Certainly, one of the first decisions that can be made, once true costs are measured and accepted by an organization, is to eliminate customers who are really unprofitable. But cost-to-serve can also come into play in other ways. We may want to devise strategic programs that nurture our best clients to safeguard their business. We may hold special events for them or assign dedicated reps, for instance.
One of the situations where cost-to-serve becomes a critical tool is in inventory allocation, particularly in an inventory shortage situation. When there is insufficient inventory to meet demand, most manufacturers will want to serve the most valuable customers first.
This frequently comes into play in segments of the technology industry, such as computer peripherals, typically with the launch of a popular new consumer product. An extreme example of this might be the launch of a new Wii game player at the start of the holiday season. Armed with true cost-to-serve data, manufacturers could make allocation decisions scientifically to spread the available inventory across the order pool while maximizing profit.
You might ask whether this process can be automated today. The answer is ‘partially.’ Allocation can certainly be automated, but collecting cost-to-serve data on customers usually involves some manual steps, because most companies don’t have all the systems in place to collect this data automatically (and even with sophisticated systems, the data may not be collected in exactly the way you wish.) Some spreadsheet work may be required. Once the spreadsheet is in place, however, the process becomes straightforward.
Perhaps you want to rank customers sequentially from top to bottom, or group them into ‘profit’ segments. Once that is done, an algorithm can be designed to optimize the allocation of inventory according to the rules tied to those rankings or segments. The allocation algorithm might be designed to work directly from the spreadsheet, as well, automating even more of the process. In any case, executing the service decisions in accord with true costs ensures we are protecting our most valuable customers.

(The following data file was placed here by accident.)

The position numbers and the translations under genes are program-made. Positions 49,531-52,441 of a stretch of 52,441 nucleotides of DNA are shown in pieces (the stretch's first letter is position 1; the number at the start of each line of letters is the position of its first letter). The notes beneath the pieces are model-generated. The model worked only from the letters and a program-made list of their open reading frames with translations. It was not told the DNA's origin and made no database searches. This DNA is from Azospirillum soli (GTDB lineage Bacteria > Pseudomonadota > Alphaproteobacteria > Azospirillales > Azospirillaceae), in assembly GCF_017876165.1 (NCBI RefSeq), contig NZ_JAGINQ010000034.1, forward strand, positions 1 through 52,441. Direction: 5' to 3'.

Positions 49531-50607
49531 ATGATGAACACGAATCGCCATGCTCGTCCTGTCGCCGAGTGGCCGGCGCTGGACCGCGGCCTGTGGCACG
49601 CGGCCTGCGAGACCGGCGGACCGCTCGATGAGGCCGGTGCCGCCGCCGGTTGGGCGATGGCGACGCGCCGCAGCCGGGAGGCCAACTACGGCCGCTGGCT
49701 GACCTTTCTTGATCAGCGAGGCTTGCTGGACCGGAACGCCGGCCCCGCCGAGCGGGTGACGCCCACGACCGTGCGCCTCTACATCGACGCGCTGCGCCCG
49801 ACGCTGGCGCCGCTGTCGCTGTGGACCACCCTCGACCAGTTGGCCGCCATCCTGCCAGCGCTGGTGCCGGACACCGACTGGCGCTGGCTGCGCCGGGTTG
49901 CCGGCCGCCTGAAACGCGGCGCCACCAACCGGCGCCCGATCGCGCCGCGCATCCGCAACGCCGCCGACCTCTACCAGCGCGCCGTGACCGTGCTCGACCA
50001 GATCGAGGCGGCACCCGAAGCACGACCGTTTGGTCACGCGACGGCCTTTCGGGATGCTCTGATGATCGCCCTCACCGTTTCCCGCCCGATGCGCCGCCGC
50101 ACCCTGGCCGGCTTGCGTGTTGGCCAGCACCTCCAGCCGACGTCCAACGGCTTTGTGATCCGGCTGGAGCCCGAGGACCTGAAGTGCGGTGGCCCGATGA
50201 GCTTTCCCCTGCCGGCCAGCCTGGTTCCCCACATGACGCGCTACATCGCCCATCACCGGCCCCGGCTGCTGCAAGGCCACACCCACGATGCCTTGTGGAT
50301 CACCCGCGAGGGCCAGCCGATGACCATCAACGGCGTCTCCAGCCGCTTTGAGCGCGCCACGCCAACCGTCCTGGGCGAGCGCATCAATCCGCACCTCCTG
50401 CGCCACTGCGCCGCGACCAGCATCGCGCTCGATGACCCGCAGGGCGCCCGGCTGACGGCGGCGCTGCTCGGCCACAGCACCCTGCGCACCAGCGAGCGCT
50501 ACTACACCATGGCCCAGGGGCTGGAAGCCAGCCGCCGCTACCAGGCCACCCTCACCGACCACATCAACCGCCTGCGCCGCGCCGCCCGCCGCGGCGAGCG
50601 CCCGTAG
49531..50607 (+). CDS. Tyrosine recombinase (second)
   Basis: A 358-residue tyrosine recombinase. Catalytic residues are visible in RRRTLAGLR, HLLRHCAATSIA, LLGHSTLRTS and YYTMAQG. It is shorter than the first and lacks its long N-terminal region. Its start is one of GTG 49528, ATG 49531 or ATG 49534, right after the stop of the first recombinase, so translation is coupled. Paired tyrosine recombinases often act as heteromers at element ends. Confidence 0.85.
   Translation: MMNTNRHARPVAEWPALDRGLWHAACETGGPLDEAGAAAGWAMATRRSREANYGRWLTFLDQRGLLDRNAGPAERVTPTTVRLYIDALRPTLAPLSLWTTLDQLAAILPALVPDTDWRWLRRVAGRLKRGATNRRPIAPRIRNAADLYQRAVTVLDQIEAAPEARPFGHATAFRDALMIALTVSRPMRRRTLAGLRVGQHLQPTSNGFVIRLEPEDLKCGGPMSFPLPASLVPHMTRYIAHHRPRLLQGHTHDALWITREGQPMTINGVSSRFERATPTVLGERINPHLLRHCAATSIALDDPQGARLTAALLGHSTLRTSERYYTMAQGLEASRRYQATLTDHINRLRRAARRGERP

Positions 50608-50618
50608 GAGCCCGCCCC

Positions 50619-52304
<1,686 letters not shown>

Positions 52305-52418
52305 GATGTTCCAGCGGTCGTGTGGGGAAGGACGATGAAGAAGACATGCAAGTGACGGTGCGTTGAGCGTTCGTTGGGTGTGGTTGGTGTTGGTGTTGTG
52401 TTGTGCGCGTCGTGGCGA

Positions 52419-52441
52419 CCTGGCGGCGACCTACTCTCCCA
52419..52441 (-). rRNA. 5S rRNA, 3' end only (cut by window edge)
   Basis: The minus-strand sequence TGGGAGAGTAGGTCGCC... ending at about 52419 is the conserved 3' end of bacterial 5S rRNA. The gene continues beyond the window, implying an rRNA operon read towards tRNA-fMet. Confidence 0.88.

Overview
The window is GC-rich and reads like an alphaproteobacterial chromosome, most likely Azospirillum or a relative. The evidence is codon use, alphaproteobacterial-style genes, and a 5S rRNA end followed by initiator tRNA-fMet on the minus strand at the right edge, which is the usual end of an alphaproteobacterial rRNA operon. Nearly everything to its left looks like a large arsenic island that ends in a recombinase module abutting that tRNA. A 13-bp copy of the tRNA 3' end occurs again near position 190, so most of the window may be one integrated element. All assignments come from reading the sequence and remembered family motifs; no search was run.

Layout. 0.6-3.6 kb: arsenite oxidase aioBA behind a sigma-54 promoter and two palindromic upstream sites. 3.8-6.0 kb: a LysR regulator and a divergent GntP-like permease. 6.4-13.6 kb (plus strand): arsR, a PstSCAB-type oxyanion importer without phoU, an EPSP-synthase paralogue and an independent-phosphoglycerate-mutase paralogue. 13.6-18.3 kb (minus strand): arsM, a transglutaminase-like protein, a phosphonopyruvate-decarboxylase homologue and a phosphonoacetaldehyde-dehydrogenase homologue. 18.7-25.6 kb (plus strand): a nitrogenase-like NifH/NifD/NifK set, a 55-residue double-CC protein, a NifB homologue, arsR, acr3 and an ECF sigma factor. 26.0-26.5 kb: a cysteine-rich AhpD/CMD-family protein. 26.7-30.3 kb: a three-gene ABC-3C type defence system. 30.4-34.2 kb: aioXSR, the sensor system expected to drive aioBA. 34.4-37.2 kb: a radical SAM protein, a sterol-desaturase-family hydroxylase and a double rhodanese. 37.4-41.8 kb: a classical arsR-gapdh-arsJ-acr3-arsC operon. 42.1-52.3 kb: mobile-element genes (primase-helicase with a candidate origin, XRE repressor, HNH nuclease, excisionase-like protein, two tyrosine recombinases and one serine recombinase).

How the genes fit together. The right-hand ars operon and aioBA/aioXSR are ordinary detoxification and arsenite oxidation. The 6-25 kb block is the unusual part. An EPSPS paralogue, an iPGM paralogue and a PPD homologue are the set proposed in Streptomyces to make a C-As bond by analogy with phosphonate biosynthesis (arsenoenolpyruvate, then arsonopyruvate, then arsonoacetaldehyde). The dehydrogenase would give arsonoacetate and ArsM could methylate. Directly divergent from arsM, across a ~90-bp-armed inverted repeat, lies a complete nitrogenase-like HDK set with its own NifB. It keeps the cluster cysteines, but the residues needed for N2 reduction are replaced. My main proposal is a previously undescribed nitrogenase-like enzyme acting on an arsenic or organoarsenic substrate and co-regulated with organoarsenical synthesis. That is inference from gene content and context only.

The application of cost-to-serve to inventory allocation takes on an even more interesting aspect for consumer goods manufacturers who ship to retailers. As those of us familiar with this industry are aware, most large retailers have very specific guidelines defining how suppliers must do business with them. The retailers specify how an order must arrive – shipped complete, packed by store, etc.; when it must arrive – ‘arrive by’ date; and a variety of paperwork details including design, content and placement of shipping labels and bills of lading. Associated with each of these requirements is a dollar penalty the supplier will incur, taken as a deduction from the supplier’s invoice, for violation of the guideline.
For a consumer goods manufacturer, these penalties or ‘chargebacks,’ can mean the difference between a profitable client and an unprofitable one. In this situation, the ability to allocate inventory defensively, to minimize chargebacks (or at least make an informed scientific decision to incur them) is critical. A powerful allocation engine, in an inventory shortage situation, can maximize profit by factoring potential chargeback costs for late or partial shipment into the equation. In this case, the allocation engine ensures that the cost to serve the retailer is as low as possible.
In addition to retailer penalties, another aspect of ‘allocation-according-to-true-cost’ involves inventory fulfillment location choices. If a company operates a single distribution center in Los Angeles and imports all its product from Asia, there may be only a single fulfillment option. But for the wide majority of consumer goods manufacturers who import from Asia, service clients nationwide, and operate either multiple distribution centers or a distribution center located in, for instance, the Midwest, there are several options and a variety of questions